I hope you will enjoy this little excursion down the streets of what once was.......The Deutsche Demokratische Republik. I will try in this limited space and format to introduce those unfamiliar with just a taste of life in the DDR. For those of you like myself who lived it first hand, I hope it brings back memories.
No, not everything in East Germany was B&W but there was a serious lack of color when you walked the streets. The color schemes of your Trabis reflect this limited color scheme eventhough Trabis were often the most colorful thing to be seen. Color came from nature, the trees, flowers and sky. All else was coated in government produced shades of beige, grey, brown or blue.
Remeber the streets? No, My optimistic side wants to exclaim "they weren't all so dismal as this!" but then again...many if not most were. Most villages tried to keep their shabby, weathered buildings at least clean and respectable but then there were the big cities with their entire neighborhoods of derelect or dying structures. It cost the regime too much to tear down a building, or a block or a neighborhood so rather than do so, they simply bricked-in the first floor windows and doors and let the ruins stand...giving huge portions of the DDR that "freshly bombed out look".
It's no surprise that after the Fall of the Berlin Wall scores of movie makers flocked to the former DDR to take advantage of its "made-to-order" sets for their war movies about Yugoslavija or the Second World War.
Long gone are the days when the streets were relatively free from automobiles. Parking wasn't an issue and EVERYONE had a motorcycle! Those wonderfully perky MZ cycles available in 125 or 250cc varieties. No waiting time to buy one, unlike the Trabant which could take upto 12 years if you were lucky. Remember them? Available in nasty shades of blue, green, yellow or red and one ignition key fit them all...yep that was the MZ!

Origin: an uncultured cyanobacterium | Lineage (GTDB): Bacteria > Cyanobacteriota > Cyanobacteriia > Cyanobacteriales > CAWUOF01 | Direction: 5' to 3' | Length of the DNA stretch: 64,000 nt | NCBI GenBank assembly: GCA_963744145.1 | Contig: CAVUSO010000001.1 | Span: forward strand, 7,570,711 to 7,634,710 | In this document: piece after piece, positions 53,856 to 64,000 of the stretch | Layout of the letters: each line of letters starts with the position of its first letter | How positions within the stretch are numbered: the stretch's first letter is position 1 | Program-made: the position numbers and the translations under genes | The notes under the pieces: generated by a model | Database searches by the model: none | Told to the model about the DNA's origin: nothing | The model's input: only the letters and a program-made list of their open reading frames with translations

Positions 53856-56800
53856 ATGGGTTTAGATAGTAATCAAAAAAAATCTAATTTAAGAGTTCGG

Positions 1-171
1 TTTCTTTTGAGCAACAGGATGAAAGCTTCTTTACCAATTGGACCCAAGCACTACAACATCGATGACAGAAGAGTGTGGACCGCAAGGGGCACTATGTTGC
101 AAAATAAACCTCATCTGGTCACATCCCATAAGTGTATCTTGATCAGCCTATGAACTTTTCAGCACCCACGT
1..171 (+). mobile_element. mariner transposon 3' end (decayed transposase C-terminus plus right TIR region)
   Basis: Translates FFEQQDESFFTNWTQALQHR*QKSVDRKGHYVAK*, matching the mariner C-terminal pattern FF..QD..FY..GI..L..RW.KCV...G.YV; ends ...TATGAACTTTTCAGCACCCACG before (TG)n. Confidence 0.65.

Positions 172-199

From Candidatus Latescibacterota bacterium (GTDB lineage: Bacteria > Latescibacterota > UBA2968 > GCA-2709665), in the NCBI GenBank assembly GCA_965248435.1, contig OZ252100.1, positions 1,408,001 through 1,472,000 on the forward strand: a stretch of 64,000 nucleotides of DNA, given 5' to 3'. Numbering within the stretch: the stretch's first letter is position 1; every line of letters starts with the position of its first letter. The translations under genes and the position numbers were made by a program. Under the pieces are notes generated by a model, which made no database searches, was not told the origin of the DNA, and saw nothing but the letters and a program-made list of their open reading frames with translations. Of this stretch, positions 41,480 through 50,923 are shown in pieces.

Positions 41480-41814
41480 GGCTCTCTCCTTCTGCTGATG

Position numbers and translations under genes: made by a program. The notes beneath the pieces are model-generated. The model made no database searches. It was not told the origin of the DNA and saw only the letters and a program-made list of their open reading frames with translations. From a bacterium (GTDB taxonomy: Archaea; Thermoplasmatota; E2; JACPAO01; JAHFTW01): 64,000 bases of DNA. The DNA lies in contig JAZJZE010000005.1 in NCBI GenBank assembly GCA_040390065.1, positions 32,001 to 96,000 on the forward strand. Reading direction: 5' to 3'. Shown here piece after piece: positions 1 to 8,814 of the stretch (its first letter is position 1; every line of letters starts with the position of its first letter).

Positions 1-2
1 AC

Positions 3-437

Ahhh, but to finally receive notice that your Trabant was on its way! What a day! You didn't care that it was first come, first served (bribes accepted). It didn't matter that you had no say in your cars color. You were THRILLED!
But...let's not just talk about the Trabant, despite its being the common thread that sparks the interest of many of us in the story of the country from which it came.
The DDR was a fascinating place. An isolated world of slogans and images juxtaposed onto a canvas that seemed to contradict the images forced upon it. If the State said you were happy, it had to be so. If the State owned papers all said it was experiencing an economic boom and life was good...who were you to argue? Erich Honeckers photo appeared daily on the front page of all of them shaking the hand of yet another nondescript smiling face, congratulating them for a job well done.
Of course there was no potato crop failue, the State just decided at random that you should all eat Lintels instead! Ahhh lintels, the healthy yet underated vegetable and staple of the German Working Class! Sure, you grinned a bit but never dared to question. Asking questions was the one thing that could make your peaceful, happy life in the DDR come to an abrupt end.